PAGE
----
The Apostle Paul was a man separated to Christ, so thoroughly consecrated to his Savior and Lord that he could say with honesty, “What things were gain to me, those I counted loss for Christ. Yea doubtless, and I count all things but loss for the excellency of the knowledge of Christ Jesus my Lord: for whom I have suffered the loss of all things, and do count them but dung.”
Most religious people, following the influence of Romanism, make self-denial denying ourselves of certain meats and drinks, lawful pleasures, and even the privilege of marriage, as though we can attain spirituality and godliness by obeying the legalists’ and will-worshippers’ creed, “touch not, taste not, handle not” (Col. 2:21). In verses 4-8 Paul sets before us an example of true self-denial. It is the denial of all personal righteousness before God. This self-denial is an essential aspect of saving faith. Though it increasingly comprehends all aspects of life as we grow in the grace and knowledge of our Lord Jesus Christ, self-denial begins with a denial of all personal worth and merit as a grounds of hope before God.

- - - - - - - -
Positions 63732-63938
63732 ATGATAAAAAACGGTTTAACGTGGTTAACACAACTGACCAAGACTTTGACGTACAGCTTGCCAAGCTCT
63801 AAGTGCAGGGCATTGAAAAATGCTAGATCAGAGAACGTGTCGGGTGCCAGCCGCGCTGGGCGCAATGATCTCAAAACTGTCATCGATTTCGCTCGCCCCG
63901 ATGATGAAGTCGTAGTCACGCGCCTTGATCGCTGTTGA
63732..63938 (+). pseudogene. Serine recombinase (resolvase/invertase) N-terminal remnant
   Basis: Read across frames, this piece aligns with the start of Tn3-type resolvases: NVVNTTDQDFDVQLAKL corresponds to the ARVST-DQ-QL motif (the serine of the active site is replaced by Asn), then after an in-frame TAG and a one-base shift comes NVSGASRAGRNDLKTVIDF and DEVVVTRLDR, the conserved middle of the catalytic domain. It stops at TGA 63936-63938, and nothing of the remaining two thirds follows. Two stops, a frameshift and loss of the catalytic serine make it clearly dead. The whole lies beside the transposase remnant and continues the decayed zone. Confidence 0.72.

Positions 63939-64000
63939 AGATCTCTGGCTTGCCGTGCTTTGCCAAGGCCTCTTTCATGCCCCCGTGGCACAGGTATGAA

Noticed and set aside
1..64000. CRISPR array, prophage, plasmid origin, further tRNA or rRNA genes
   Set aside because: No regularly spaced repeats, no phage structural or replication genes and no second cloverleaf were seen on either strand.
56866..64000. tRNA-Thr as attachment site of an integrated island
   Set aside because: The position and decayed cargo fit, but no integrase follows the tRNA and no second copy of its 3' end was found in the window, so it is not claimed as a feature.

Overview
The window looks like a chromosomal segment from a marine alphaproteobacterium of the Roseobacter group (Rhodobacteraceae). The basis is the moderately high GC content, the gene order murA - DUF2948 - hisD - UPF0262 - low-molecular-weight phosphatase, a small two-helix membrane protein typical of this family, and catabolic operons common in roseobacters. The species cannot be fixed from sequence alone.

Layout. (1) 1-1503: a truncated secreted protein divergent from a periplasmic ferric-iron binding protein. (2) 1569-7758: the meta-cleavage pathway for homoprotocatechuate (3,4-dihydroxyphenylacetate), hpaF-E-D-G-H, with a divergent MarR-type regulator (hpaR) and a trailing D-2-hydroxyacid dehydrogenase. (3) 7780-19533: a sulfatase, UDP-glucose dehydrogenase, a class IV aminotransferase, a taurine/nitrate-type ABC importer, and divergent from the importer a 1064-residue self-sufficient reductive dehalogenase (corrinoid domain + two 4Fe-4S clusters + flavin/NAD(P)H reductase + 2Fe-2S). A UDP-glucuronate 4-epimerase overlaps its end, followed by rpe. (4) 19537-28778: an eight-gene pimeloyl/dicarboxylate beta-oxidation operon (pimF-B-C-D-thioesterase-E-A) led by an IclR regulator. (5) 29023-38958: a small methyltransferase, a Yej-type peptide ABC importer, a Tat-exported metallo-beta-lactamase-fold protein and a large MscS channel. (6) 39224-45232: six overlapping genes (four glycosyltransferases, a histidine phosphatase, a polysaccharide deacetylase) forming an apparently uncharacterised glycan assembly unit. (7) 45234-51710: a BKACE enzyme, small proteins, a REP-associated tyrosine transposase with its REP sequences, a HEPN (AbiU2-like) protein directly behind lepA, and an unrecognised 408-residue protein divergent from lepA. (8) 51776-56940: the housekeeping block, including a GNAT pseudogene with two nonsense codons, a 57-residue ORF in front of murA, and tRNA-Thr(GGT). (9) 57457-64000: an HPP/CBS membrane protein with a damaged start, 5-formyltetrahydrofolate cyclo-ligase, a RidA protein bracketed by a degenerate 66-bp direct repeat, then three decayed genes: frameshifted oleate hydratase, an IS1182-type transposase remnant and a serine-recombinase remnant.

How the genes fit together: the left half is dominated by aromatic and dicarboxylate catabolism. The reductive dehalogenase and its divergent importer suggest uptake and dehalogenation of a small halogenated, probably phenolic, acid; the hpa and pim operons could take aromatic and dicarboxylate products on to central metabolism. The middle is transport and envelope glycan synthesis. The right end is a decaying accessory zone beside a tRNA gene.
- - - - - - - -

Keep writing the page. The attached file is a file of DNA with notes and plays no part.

Here is a legalist of highest order laying aside the filthy rags of his self-righteousness for the blessed, pure, perfect righteousness of Christ. Paul counted all his fleshly, carnal, natural privileges, religious distinctiveness, and educational advantages as nothing but dung before God. He placed no confidence in his flesh. He found that one Pearl of Great Price, and sold everything he had to get it (Matt. 13:45-46). This was done on the Damascus Road when the Lord saved him (v. 7). And this was a decision he made everyday, with increasing, growing commitment and consecration to Christ. He counted all things but dung for Christ.
Why? What was the cause of this man’s self-denial, consecration, and commitment? What made this man willing to forsake everything and follow Christ? Paul was inspired, motivated, and driven to the point of utter obsession by four great ambitions of faith (vv. 8-10). May God the Holy Spirit make these ambitions the ambitions of your heart and mine.
1. “That I may win Christ and be found in him.”
2. “And be found in him.”
3. “That I may know him.”
4. “If by any means I might attain unto the resurrection of the dead.”